There have been 351 reviews, with an average rating of 4.6 stars. In contrast to an urban abode, your home in the great outdoors requires only a minimal amount of love and attention on a regular basis. When properly cared for, a high-quality tent will give years of dependable service in the outdoors. This page provides a plethora of suggestions about how to properly care for your tent. Even if you don’t do anything else, make sure you follow these four crucial guidelines:
- Always read the instructions before doing anything. Use caution when working with zippers and poles. Maintain the cleanliness of your tent and fly on a regular basis. Never store a tent that has been damp
Perform a practice pitch before venturing out into the wild. You’ll learn how to put up your tent in a no-pressure environment. Check to see that you have all of the stakes, guylines, and other accessories that you will need. When you’re out in the field, follow these rules to ensure that your tent lasts as long as possible: Look for a well-established camping spot. You should choose setup locations that are smooth, flat, and largely devoid of foliage in accordance with the keyLeave No Trace concept.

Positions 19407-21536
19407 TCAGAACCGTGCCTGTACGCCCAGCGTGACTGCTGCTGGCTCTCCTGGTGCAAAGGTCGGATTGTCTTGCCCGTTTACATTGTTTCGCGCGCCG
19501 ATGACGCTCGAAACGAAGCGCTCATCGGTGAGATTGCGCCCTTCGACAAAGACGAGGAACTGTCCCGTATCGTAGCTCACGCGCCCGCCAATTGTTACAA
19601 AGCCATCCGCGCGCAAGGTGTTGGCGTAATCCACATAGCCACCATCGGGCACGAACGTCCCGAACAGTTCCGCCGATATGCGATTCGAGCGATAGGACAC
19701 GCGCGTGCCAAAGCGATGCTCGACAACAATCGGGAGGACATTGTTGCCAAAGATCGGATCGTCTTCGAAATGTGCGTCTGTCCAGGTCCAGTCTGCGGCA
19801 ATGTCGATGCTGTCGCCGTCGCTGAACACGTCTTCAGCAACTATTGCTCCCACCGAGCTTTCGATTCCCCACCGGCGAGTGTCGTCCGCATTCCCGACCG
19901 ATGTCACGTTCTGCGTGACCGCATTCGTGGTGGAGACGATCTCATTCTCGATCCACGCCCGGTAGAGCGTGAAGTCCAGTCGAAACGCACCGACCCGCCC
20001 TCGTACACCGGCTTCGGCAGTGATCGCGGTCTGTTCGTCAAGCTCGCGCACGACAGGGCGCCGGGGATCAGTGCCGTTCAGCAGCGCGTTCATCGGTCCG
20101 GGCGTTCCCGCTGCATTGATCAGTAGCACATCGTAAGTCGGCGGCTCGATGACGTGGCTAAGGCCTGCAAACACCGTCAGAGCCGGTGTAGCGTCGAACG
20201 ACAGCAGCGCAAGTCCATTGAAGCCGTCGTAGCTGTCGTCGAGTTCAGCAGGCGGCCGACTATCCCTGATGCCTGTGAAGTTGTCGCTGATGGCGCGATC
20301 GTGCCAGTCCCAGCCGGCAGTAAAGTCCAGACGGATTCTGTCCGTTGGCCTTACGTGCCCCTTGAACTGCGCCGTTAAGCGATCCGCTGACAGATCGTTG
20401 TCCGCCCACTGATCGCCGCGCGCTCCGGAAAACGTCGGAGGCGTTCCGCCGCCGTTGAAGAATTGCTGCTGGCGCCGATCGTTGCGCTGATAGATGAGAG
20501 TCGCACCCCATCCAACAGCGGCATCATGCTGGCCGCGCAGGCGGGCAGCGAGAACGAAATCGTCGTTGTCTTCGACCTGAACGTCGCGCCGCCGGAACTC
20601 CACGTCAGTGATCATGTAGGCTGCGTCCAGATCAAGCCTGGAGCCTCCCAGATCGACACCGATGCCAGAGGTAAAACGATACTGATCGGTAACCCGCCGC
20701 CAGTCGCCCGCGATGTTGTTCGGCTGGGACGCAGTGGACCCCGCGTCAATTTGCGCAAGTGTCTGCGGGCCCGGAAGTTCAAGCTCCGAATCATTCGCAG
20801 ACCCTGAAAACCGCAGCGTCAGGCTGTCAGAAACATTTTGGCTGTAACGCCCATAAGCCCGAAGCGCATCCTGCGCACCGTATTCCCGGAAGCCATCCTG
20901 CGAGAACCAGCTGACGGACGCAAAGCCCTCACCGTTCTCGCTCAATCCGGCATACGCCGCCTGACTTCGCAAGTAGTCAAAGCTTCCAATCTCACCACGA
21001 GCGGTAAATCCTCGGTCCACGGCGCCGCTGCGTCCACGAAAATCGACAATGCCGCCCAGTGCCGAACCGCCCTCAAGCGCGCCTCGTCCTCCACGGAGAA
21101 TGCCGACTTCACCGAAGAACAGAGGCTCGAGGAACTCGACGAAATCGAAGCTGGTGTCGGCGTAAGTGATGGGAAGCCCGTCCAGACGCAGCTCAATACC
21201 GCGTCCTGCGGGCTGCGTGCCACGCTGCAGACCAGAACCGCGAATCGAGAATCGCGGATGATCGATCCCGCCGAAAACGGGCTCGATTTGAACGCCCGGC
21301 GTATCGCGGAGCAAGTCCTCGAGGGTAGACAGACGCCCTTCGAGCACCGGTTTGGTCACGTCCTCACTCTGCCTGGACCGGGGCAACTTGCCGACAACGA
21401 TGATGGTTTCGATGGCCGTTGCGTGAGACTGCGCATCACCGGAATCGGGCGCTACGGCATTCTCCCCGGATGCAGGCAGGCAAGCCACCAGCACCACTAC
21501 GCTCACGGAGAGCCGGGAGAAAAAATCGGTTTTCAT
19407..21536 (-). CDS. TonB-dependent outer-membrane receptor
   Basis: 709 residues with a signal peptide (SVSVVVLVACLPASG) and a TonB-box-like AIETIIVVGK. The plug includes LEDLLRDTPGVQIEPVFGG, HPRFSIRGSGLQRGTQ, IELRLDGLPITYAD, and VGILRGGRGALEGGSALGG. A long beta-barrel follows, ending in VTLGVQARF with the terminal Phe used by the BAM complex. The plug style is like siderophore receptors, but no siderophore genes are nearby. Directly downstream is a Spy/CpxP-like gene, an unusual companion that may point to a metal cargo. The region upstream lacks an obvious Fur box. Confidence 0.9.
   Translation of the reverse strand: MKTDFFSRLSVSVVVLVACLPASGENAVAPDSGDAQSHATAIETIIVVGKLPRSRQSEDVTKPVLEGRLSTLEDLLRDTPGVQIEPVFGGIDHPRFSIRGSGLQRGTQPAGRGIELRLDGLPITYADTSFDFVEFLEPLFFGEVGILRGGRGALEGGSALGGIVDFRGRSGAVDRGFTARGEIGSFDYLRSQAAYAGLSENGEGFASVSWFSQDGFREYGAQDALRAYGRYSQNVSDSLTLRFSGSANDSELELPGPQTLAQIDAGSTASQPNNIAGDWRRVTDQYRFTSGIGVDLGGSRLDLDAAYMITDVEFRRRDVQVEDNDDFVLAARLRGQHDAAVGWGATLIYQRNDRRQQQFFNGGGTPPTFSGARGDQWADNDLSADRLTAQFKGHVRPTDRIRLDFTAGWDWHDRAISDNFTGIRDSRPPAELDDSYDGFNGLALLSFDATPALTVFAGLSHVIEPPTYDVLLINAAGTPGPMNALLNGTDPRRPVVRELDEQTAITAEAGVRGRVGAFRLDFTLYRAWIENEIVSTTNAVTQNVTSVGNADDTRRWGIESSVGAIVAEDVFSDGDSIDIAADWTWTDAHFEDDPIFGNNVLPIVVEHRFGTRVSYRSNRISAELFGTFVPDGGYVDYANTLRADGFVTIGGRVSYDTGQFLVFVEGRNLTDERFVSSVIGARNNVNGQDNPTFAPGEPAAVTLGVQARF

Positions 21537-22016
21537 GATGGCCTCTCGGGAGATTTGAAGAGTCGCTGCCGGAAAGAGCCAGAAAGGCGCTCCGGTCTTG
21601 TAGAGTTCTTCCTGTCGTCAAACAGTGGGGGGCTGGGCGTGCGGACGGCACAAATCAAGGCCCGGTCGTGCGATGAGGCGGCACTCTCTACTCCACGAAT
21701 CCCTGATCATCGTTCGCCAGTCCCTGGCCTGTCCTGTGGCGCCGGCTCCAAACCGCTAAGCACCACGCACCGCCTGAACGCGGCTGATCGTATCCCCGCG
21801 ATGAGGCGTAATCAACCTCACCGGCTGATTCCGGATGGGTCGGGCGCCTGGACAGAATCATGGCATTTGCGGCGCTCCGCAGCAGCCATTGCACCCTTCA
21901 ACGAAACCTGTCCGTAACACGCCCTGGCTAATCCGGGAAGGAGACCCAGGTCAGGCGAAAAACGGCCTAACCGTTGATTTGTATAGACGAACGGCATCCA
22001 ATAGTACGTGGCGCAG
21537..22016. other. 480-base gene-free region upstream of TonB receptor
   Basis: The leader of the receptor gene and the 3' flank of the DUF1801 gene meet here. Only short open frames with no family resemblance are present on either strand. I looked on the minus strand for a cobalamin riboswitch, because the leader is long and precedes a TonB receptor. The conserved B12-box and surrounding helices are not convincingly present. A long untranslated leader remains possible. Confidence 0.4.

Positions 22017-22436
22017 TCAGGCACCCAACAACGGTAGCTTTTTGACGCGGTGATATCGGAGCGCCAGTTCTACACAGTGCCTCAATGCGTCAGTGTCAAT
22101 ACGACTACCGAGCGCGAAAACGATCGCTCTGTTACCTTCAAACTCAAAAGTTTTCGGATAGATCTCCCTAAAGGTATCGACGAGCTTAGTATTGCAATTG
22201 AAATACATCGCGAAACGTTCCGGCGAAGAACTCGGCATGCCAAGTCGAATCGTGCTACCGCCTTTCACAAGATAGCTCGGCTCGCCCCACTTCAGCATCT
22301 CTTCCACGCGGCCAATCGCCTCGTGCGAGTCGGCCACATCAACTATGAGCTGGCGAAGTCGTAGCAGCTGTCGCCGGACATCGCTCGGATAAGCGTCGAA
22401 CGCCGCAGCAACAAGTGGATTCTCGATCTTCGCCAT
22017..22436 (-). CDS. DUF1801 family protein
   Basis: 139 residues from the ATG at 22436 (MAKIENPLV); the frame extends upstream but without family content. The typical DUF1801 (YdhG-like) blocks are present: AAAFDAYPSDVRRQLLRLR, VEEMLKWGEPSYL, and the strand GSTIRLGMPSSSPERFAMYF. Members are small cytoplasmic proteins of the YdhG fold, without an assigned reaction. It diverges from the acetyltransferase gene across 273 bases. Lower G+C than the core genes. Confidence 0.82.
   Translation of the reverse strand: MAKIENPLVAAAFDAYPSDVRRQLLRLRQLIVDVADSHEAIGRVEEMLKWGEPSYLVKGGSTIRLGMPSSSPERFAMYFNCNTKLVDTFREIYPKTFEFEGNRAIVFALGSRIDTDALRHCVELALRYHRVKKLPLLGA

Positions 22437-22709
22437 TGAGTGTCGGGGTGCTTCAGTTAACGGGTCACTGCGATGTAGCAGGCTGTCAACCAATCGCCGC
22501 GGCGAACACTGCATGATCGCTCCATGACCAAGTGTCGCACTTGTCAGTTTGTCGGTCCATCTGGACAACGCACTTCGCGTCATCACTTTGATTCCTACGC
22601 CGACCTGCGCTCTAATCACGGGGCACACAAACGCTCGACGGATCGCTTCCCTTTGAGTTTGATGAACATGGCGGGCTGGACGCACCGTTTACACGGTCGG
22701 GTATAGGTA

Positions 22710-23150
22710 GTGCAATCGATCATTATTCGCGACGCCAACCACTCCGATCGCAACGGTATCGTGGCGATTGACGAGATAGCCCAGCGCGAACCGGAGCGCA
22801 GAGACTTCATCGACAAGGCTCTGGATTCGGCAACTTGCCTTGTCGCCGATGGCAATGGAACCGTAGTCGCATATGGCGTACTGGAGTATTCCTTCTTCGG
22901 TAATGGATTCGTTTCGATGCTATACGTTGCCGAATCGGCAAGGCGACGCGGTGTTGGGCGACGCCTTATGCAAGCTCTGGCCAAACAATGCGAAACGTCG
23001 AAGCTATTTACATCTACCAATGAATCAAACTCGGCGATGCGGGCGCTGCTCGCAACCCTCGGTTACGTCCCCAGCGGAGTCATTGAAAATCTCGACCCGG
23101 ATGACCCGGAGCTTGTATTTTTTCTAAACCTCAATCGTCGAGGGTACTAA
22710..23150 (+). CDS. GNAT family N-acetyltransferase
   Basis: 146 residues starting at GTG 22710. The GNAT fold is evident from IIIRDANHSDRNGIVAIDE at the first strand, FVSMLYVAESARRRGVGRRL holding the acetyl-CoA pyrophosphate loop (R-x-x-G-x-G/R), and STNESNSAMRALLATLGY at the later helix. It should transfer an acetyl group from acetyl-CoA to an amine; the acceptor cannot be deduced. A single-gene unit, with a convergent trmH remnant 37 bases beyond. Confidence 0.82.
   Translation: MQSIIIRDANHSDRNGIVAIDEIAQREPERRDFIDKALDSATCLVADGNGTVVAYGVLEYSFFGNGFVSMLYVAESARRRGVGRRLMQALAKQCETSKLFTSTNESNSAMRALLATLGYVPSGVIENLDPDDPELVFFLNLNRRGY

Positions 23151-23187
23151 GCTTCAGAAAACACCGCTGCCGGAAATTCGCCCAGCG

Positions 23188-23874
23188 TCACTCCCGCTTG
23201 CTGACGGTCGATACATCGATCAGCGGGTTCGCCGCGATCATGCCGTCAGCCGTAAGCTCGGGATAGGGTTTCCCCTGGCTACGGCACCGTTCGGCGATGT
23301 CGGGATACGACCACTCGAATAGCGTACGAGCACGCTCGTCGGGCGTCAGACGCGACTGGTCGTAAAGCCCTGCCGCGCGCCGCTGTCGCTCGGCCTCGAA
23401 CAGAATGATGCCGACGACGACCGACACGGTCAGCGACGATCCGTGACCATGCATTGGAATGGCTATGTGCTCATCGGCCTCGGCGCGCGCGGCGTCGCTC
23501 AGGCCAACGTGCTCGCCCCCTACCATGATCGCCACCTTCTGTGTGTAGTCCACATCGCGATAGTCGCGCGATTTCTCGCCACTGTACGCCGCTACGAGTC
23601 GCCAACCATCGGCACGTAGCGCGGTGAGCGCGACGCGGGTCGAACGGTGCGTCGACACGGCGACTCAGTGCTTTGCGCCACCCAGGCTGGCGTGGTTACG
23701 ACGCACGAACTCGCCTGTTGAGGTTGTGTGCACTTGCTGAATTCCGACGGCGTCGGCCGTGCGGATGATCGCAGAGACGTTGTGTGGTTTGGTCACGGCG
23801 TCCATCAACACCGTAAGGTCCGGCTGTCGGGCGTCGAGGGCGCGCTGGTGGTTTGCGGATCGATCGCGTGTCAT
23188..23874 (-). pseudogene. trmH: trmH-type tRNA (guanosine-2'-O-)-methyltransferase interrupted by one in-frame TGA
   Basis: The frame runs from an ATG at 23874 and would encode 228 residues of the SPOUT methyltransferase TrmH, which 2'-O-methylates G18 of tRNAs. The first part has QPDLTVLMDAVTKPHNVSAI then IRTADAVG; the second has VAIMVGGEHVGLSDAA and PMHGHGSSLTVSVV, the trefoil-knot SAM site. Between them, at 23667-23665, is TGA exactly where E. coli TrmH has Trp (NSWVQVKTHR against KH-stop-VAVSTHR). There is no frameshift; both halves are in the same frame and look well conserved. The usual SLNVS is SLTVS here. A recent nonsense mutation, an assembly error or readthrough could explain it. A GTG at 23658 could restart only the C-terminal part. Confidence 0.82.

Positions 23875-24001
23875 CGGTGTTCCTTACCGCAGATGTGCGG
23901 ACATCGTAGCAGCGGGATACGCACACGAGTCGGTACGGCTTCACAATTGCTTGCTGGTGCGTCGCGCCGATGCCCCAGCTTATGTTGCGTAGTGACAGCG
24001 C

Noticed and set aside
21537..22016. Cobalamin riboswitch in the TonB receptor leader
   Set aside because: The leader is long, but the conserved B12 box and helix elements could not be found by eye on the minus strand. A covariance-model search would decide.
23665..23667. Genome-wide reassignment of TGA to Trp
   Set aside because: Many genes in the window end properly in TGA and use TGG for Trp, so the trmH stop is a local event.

- Keep from disrupting your tent site any more than is absolutely necessary.
- This ground fabric has been custom-cut to fit the floor plan of your tent and is made of high-quality materials.
- Additionally, because a footprint does not extend beyond the edge of your tent floor, it will not gather precipitation in the same way that a conventional ground cloth or tarp will.
- It is best not to leave your tent set up in direct sunlight for long periods of time.